NEW YORK —
In early December, 2015, Muslims and their beliefs become the hottest, most incendiary topic in the U.S. presidential election campaign.
“Donald J. Trump is calling for a total and complete shutdown of all Muslims entering the United States,” announced Republican candidate and frontrunner Trump, making his position and thinking about Muslims very clear.
Trump went on to talk briefly about the 9/11 terrorist attacks, asserting that Muslims want jihad against the United States. "We have no choice, we have no choice,” he ruminated.
His position set off a tidal wave in the Republican party, splitting the its position on Muslims and Muslim-Americans. It also raised the hackles of Democrats.
A month later, President Barack Obama was still speaking out against it. "When politicians insult Muslims... that doesn’t make us safer," Obama said in his State of the Union Speech Tuesday. "It’s just wrong."
But in the eye of the controversy, what do Muslims think?
FILE - An American flag and the Indiana state flag fly in front of the Islamic Center of Evansville in Newburgh, Indiana, Nov. 30, 2015.
Islamic law vs. democratic principles
Muslims say they feel at home in the U.S. and one of the reasons is that democracy is not unfamiliar. Leading Muslim cleric Feisal Abdul Rauf says Islamic law is based on democratic principles.
“The Declaration of Independence is very much in line with the objectives of Islamic law," he told VOA. "Our rulers are legitimized by those who rule them by way of elections. These are all procedures which are very much in sync with Islamic law."
Feisal is founder of the Cordoba Initiative, a non-profit organization dedicated to improving Muslim-West relations and promoting moderation. In his new book, Defining Islamic Statehood, he talks about contemporary Muslim life in America.
“Many Muslims feel the United States of America, for them, living in this country is far more Islamic than many countries they come from, and I certainly share that opinion myself.” The Imam was born and raised in the United States.
His book is a six-year study involving Muslim scholars and leaders from around the world. The consensus reached: there were six major objectives in Islam: protection of life, dignity, property, family, intellect and religion - all compatible with the American way of life.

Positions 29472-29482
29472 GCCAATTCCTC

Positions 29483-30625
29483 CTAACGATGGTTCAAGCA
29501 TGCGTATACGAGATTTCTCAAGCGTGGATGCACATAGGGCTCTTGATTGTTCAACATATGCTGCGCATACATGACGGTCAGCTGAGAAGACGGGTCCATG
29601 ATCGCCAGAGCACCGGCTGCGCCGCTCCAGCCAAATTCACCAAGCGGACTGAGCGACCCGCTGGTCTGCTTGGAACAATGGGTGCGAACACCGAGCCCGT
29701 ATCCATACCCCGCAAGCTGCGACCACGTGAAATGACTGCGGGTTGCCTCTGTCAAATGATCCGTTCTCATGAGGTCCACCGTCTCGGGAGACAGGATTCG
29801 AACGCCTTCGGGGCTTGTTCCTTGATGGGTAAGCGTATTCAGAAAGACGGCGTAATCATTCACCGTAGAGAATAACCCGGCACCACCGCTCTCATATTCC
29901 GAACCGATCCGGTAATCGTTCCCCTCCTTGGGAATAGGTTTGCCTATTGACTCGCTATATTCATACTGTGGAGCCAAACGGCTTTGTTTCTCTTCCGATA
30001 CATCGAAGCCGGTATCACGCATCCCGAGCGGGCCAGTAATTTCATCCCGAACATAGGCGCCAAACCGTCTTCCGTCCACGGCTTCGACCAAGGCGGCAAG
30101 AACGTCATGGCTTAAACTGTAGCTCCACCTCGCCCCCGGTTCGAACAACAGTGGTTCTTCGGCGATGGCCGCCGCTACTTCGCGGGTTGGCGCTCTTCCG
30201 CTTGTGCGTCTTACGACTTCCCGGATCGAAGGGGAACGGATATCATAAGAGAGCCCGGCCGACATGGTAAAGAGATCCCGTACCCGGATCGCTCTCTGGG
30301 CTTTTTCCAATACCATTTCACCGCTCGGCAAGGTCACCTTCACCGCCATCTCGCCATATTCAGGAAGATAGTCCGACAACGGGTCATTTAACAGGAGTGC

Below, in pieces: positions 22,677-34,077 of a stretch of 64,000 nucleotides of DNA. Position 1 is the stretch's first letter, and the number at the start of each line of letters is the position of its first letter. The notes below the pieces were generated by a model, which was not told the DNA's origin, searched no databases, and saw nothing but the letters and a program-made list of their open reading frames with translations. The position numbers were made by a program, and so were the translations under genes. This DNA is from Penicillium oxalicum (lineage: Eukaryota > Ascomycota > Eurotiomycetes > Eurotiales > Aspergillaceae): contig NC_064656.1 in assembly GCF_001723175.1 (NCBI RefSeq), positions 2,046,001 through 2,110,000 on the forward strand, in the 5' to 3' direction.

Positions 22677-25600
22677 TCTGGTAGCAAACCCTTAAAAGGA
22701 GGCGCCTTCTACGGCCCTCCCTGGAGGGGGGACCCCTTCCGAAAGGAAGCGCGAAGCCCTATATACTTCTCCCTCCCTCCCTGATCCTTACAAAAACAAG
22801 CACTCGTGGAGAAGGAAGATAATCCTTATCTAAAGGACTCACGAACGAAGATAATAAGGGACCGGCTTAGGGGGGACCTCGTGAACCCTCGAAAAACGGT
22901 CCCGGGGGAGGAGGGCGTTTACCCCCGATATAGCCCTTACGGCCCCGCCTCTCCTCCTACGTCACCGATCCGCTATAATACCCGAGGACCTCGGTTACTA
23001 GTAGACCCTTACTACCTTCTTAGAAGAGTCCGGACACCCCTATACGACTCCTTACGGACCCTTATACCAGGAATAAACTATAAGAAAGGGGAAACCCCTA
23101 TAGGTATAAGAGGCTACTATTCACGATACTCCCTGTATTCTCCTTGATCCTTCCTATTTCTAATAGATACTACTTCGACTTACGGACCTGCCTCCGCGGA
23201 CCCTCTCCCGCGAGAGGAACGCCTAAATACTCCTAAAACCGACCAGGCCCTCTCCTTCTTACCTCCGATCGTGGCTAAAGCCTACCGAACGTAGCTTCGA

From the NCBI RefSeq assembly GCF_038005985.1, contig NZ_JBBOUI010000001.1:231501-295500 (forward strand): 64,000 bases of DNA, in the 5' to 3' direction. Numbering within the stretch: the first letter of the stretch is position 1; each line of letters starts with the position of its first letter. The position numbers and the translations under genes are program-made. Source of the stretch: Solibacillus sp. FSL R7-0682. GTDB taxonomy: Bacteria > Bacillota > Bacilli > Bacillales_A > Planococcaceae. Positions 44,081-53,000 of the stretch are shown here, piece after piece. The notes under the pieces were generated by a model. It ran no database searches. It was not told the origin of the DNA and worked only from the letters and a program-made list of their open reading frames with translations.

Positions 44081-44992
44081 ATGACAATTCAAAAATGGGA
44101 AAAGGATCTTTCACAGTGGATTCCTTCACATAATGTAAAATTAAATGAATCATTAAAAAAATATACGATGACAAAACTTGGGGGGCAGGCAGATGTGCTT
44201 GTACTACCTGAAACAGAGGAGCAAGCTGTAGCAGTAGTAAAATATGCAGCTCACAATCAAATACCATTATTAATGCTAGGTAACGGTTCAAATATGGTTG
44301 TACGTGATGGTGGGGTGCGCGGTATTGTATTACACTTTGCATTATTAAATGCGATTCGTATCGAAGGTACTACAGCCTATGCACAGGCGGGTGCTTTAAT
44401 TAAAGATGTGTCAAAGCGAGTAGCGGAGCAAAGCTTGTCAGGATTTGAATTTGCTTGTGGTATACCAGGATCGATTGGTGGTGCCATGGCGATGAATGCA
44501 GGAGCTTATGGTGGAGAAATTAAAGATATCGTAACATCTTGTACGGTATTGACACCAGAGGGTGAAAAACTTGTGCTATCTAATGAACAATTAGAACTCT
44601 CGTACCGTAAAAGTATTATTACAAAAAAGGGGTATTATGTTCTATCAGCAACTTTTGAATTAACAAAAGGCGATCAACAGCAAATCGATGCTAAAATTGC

Students at the Muslim American Youth Academy in Dearborn, Michigan follow the standard state curriculum. They also learn about Islam and take Arabic as a foreign language.
Sending Muslims home? 'Not doable'
In New Jersey, young Muslim leader Mahmoud Mahmoud is a local community worker. He believes strongly in ties between Muslims and non-Muslims in America, and he agrees with Feisal. “In America there’s a more Islamic way of life than there [is] in Muslim countries."
Mahmoud defines that way of life by what it isn't. "You see nepotism is everywhere in Islamic countries,” he says. “Corruption, the mistreatment of women, the lack of rights for the poor, social justice; poverty is everywhere. So if you take a look at how these issues are in America, people here are able to express themselves freely.”
To the extent that America strives to eliminate corruption and other problems is to Mahmoud very religious. “Those are all fundamental values that are enshrined in every religion. If you take a look that caring for thy neighbor or caring for the poor, so there are lots of things I agree with in saying that.”
Imam Feisal says the United States and the Muslim world are inseparable. “Look,” he said, “the United States has enormous interest in the Muslim world. Muslims constitute almost a quarter of the world’s population. "We have our (U.S.) military in Iraq, in Afghanistan. We have our bases is Turkey. Our engagement, our footprint in the Muslim world, you cannot separate it. You have economic interests."
Hence, Feisal says, Donald J. Trump's call is a non starter:
"To say you cannot allow Muslims here, if you try to do it, you will discover how intimate the relationship America has with the Muslim world is. It’s not doable.”